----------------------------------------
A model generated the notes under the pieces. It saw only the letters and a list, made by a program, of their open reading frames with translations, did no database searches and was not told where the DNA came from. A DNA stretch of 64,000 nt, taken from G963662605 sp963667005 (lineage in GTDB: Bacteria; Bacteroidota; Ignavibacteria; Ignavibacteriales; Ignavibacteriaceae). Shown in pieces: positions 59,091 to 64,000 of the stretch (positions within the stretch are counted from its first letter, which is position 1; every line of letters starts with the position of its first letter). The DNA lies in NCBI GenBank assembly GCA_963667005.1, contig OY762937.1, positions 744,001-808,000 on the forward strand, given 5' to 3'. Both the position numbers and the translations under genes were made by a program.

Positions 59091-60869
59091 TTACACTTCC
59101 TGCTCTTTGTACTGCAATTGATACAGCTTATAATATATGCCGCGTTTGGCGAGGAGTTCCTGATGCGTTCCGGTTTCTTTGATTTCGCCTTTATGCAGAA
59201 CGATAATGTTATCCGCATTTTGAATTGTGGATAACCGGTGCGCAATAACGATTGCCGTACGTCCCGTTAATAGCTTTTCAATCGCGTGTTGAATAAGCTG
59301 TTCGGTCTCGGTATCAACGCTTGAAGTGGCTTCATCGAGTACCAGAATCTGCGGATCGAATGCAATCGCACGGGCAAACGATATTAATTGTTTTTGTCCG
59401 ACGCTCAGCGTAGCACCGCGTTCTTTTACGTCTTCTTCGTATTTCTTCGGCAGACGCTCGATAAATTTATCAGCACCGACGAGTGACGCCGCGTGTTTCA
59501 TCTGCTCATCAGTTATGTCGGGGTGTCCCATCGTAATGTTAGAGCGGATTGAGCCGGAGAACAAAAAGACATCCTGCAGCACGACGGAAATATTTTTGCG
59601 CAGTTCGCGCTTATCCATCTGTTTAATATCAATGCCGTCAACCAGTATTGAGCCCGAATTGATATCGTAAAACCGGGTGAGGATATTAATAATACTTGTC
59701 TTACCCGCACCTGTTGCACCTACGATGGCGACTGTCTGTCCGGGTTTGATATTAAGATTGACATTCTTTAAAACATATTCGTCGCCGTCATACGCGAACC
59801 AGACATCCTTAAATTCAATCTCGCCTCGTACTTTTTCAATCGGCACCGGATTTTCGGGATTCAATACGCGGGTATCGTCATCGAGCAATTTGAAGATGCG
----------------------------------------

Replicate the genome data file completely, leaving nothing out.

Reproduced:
A model generated the notes under the pieces. It saw only the letters and a list, made by a program, of their open reading frames with translations, did no database searches and was not told where the DNA came from. A DNA stretch of 64,000 nt, taken from G963662605 sp963667005 (lineage in GTDB: Bacteria; Bacteroidota; Ignavibacteria; Ignavibacteriales; Ignavibacteriaceae). Shown in pieces: positions 59,091 to 64,000 of the stretch (positions within the stretch are counted from its first letter, which is position 1; every line of letters starts with the position of its first letter). The DNA lies in NCBI GenBank assembly GCA_963667005.1, contig OY762937.1, positions 744,001-808,000 on the forward strand, given 5' to 3'. Both the position numbers and the translations under genes were made by a program.

Positions 59091-60869
59091 TTACACTTCC
59101 TGCTCTTTGTACTGCAATTGATACAGCTTATAATATATGCCGCGTTTGGCGAGGAGTTCCTGATGCGTTCCGGTTTCTTTGATTTCGCCTTTATGCAGAA
59201 CGATAATGTTATCCGCATTTTGAATTGTGGATAACCGGTGCGCAATAACGATTGCCGTACGTCCCGTTAATAGCTTTTCAATCGCGTGTTGAATAAGCTG
59301 TTCGGTCTCGGTATCAACGCTTGAAGTGGCTTCATCGAGTACCAGAATCTGCGGATCGAATGCAATCGCACGGGCAAACGATATTAATTGTTTTTGTCCG
59401 ACGCTCAGCGTAGCACCGCGTTCTTTTACGTCTTCTTCGTATTTCTTCGGCAGACGCTCGATAAATTTATCAGCACCGACGAGTGACGCCGCGTGTTTCA
59501 TCTGCTCATCAGTTATGTCGGGGTGTCCCATCGTAATGTTAGAGCGGATTGAGCCGGAGAACAAAAAGACATCCTGCAGCACGACGGAAATATTTTTGCG
59601 CAGTTCGCGCTTATCCATCTGTTTAATATCAATGCCGTCAACCAGTATTGAGCCCGAATTGATATCGTAAAACCGGGTGAGGATATTAATAATACTTGTC
59701 TTACCCGCACCTGTTGCACCTACGATGGCGACTGTCTGTCCGGGTTTGATATTAAGATTGACATTCTTTAAAACATATTCGTCGCCGTCATACGCGAACC
59801 AGACATCCTTAAATTCAATCTCGCCTCGTACTTTTTCAATCGGCACCGGATTTTCGGGATTCAATACGCGGGTATCGTCATCGAGCAATTTGAAGATGCG